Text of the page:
had failed his daughter, he was aware of the scrutiny his family would undergo as a family in ministry. Even as he had just taken on the leadership of the Texas Conference, he contemplated leaving the ministry. Following an executive committee meeting at the conference, he left the office with his head down, feeling inadequate. He was stopped by a friend and colleague, Phil Robertson, now executive secretary/treasurer of the Texico Conference. Something was wrong, Robertson could tell. Carlos told him about the pregnancy, and how he thought it may be time to leave the ministry. Robertson reminded him that, although the situation wasn’t ideal, children are a gift from God, and they would be blessed; this was not a hopeless situation. Carlos took Robertson’s advice to heart. With the Lord leading, he and Letty raised Dorian, their grandson, who lives with them and calls them mom and dad. “Phil was right. When I would get home from a long day, that little boy would come running to me and all my worries just melted away.” Dorian was an unexpected light amid a challenging situation. The two bonded over their love of basketball and played together often. Now 14, Dorian towers over Carlos, but they still play together. Letty and Carlos have a close relationship with their three children and now six grandchildren. He looks back on his experiences and says he feels tremendously blessed to see where

God has led him and his family through many obstacles. The battle between good and evil is clear to him, laid out in poor decisions and times he didn’t listen to the Spirit’s leading. Now, he sees it clearly. Throughout his life, he’s seen God’s character revealed in every struggle, which has reinforced his conviction that Adventism needs leaders and members who believe in the importance of sharing God’s love. “When I was young, the Great Controversy invoked a lot of fear and apprehension in me. Maybe because of the way it was preached and taught. My father’s generation of preachers leaned heavily into the ‘wrath of God’ side of the belief. As I grew in maturity as a pastor, I began to see how Satan was dealing with me in particular and that there was a struggle in my own, personal life on a daily basis. I would be confronted with my own character and tendencies.” Carlos says he would challenge each person to look at their own life and see where God has led through the ups and downs, and to understand it as a reflection of the eternal conflict still at hand, but to lean on the promise of help and comfort from the Holy Spirit. a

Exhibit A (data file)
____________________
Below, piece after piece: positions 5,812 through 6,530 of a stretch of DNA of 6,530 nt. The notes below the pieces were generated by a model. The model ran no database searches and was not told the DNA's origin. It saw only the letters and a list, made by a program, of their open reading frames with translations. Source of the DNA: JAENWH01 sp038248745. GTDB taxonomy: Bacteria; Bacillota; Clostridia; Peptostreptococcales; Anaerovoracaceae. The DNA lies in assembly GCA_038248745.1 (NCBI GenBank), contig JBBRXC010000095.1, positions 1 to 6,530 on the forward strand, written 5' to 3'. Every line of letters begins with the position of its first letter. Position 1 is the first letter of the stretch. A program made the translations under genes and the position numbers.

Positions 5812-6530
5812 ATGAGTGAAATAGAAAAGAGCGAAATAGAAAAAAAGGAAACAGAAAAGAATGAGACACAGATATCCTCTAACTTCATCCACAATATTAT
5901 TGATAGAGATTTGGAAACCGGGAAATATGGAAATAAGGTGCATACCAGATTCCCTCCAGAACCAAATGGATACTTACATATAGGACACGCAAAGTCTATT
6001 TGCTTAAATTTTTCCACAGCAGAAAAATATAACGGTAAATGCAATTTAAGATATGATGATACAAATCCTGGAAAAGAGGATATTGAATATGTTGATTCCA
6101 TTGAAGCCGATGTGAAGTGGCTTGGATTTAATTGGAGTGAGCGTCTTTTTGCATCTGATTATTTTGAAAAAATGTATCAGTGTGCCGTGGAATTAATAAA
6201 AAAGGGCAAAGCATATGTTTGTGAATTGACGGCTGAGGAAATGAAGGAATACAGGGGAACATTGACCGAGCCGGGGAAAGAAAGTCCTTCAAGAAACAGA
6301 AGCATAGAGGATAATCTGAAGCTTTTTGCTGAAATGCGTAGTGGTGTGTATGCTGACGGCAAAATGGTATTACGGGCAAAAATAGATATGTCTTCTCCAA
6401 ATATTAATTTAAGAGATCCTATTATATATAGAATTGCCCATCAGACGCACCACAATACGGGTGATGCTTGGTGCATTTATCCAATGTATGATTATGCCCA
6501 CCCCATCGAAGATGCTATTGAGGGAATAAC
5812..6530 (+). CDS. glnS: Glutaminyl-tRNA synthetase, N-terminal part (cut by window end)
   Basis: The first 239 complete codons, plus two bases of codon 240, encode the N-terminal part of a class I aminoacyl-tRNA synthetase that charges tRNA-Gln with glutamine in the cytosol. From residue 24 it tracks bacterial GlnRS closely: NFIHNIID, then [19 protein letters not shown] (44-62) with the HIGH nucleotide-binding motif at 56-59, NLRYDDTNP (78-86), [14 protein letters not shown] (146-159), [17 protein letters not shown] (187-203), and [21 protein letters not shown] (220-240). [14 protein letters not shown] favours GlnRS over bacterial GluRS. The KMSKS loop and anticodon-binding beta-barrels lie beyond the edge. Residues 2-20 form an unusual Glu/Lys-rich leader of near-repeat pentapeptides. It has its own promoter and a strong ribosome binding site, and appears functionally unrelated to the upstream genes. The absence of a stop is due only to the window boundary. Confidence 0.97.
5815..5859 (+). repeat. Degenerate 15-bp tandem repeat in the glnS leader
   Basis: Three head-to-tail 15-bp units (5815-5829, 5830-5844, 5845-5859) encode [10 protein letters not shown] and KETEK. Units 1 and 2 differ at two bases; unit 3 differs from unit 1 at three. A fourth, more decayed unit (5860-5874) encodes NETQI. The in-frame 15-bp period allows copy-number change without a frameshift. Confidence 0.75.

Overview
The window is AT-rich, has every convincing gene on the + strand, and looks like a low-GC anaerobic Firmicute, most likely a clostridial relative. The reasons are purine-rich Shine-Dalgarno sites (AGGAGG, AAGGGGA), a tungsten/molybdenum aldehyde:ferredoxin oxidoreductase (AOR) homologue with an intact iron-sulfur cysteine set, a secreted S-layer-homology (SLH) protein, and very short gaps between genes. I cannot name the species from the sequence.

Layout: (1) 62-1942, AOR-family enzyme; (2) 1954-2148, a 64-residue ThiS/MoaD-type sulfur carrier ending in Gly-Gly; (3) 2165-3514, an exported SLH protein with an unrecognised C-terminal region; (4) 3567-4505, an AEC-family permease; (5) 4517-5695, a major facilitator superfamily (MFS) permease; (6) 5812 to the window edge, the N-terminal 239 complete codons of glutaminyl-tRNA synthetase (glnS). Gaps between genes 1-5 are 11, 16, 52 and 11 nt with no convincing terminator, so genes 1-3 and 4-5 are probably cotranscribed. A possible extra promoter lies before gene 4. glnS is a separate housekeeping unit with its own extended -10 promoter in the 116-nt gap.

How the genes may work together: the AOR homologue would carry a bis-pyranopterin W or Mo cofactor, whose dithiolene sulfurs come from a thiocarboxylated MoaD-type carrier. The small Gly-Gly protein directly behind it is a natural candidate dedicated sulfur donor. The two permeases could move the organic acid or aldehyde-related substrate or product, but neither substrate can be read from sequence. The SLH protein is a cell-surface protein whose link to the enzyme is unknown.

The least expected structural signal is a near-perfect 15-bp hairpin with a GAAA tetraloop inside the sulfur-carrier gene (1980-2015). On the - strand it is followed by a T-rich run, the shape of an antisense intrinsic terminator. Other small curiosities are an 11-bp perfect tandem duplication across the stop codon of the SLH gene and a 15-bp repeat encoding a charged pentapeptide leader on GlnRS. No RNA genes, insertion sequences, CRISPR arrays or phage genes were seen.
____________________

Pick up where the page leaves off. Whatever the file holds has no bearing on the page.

Throughout his life, he’s seen God’s character revealed in every

struggle, which has

reinforced his conviction that Adventism needs

leaders and members who believe in the

importance of sharing God’s love.

By Jessica L. Lozano. Lozano is a writer and consultant who lives with her family in Northwest Arkansas. Carlos Criag is the Southwestern Union President. He and his wife Letty live in North Texas.

Our Core Beliefs Feature

Discipleship of the Mind “You will not surely die.” With those words, the serpent claimed God is a liar. He’s been slandering God’s character ever since. Genesis 3 tells us he drew Eve into dialogue by questioning God’s commands: “Has God indeed said, ‘You shall not eat of every tree of the garden?’” Eve clarified that only one tree was off-limits, lest they die. Then, the serpent accused God of lying to keep Adam and Eve in the dark, claiming God didn’t really want the best for us and couldn’t be trusted. Eve faced a choice. Who would she believe? We know all too well the tragedy that followed. We face a similar choice. Who (and what) will we believe and why? We live in the midst of the Great Controversy, in which Satan, the father of lies (John 8:44), wages a massive disinformation campaign against God’s character. Though we live in the information age, in many ways ours is a disinformation age. Especially given our mission, clearly understanding what we believe and why is vitally important, not only for our sake but to help others know God’s infinite love.



Scripture repeatedly emphasizes “rightly dividing the word of truth,” in 2 Timothy 2:15 (NKJV) and “casting down arguments” and “bringing every thought into captivity to the obedience of Christ” in 2 Corinthians 10:5 (NKJV). In Ellen G. White’s words from her book, Evangelism, “There are dangerous heresies that will be presented as Bible doctrines; and we are to become acquainted with the Bible so that we may know how to meet them.” I wrote my most recent book, God with Us: An Introduction to Adventist Theology, as a resource for this journey of discipleship of the mind. Commissioned by the General Conference Biblical Research Institute and published by Andrews University Press, this book provides a biblical introduction to Adventist beliefs in the context of the story of redemption—the story of God with us. The story of Scripture is the story of God’s quest to defeat evil so God can be with us in fullness. The book traces Adventist beliefs in the context of the story of God’s quest, showing how Scripture emphasizes God’s presence